Kenko Auto Extension Tube Set DG for Nikon Lens

Kenko Auto Extension Tube Set DG for Nikon Lens

Kenko Auto Extension Tube Set DG for Nikon Lens

B&H # NANPA09AVWSL
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Product Highlights

  • Enables Closer Focusing/Macro Capability
  • 12mm, 20mm, 36mm Tubes
  • Works Individually or Combined
  • Retains Auto Focus Capability
  • Metal Mounts
  • Fits Nikon F-Mount Lenses and Cameras
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$129.90
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  • 1Description

The Kenko Auto Extension Tube Set DG contains three tubes of different length - 12mm, 20mm, and 36mm - which can be used individually or in any combination to obtain the desired magnification. Actual magnification effect changes with each specific lens.

This DG Extension tube set has upgraded "Gate-Array IC" circuitry to work better with digital SLR's and some of the digital SLR lenses, like the Nikon DX (e.g. 17-55mm, 10.5mm) digital-only lenses.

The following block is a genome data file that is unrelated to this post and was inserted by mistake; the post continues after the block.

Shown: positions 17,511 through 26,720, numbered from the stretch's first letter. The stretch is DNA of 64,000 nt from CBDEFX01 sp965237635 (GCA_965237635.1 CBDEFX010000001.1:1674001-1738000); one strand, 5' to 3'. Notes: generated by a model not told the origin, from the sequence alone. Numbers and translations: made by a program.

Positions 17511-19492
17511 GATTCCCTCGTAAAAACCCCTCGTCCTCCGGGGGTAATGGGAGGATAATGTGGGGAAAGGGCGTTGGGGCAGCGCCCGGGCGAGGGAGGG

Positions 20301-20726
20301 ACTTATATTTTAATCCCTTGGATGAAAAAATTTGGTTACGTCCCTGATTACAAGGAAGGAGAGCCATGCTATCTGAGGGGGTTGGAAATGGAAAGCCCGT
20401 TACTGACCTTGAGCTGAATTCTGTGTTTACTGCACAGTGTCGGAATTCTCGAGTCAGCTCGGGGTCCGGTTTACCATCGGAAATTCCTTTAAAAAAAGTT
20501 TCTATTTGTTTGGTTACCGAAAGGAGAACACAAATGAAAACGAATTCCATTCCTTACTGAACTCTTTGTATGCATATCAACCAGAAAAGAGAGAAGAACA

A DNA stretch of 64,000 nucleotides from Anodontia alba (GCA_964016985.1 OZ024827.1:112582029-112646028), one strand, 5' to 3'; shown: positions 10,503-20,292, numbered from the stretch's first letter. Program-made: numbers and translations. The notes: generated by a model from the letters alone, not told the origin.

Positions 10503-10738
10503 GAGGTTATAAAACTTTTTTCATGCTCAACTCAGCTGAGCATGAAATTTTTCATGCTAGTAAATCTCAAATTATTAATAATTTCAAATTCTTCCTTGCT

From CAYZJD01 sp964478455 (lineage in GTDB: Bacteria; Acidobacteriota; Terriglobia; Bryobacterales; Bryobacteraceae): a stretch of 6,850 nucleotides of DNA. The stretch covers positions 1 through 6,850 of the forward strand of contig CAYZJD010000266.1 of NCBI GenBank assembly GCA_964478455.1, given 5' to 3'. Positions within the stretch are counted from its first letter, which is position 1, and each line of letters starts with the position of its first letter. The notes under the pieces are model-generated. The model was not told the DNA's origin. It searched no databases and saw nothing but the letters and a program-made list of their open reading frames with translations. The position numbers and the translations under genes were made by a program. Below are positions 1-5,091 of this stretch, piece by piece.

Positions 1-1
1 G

Extension tubes are designed to enable a lens to focus closer than its normal set minimum focusing distance. Getting closer has the effect of magnifying your subject (making it appear larger in the viewfinder and in your pictures). They are exceptionally useful for macro photography, enabling you to convert almost any lens into a macro lens at a fraction of the cost while maintaining its original optical quality.

The extension tubes have no optics. They are mounted in between the camera body and lens to create more distance between the lens and film plane. By moving the lens farther away from the film or CCD sensor in the camera, the lens is forced to focus much closer than normal. The greater the length of the extension tube, the closer the lens can focus.